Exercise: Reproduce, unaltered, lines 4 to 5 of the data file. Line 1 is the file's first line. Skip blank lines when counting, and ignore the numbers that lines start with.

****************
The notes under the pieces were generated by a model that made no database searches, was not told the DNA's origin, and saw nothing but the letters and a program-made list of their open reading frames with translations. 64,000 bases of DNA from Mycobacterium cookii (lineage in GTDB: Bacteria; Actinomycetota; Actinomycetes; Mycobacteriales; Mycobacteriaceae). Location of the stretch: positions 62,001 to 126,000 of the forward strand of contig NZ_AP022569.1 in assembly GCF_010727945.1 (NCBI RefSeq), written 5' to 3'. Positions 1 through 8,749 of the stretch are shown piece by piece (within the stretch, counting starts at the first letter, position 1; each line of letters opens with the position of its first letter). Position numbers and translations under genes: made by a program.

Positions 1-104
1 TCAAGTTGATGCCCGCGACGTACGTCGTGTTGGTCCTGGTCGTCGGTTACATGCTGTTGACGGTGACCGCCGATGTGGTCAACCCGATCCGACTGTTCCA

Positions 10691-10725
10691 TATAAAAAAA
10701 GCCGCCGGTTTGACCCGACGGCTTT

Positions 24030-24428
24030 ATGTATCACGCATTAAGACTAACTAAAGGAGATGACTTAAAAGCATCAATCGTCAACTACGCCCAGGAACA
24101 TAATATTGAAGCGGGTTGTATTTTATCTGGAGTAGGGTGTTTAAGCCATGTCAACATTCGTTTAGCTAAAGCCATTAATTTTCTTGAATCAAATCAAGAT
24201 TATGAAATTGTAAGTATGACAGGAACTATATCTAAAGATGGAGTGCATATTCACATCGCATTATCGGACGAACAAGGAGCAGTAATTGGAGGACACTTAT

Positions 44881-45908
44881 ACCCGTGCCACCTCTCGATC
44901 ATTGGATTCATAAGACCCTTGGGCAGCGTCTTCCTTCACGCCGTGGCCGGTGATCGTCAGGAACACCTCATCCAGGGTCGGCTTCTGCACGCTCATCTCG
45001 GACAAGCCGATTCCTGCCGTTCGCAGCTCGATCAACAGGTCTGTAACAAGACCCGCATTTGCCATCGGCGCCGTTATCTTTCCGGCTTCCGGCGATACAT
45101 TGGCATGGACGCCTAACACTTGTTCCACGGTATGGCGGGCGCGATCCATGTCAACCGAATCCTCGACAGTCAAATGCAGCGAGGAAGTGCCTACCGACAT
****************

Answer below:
Positions 10691-10725
10691 TATAAAAAAA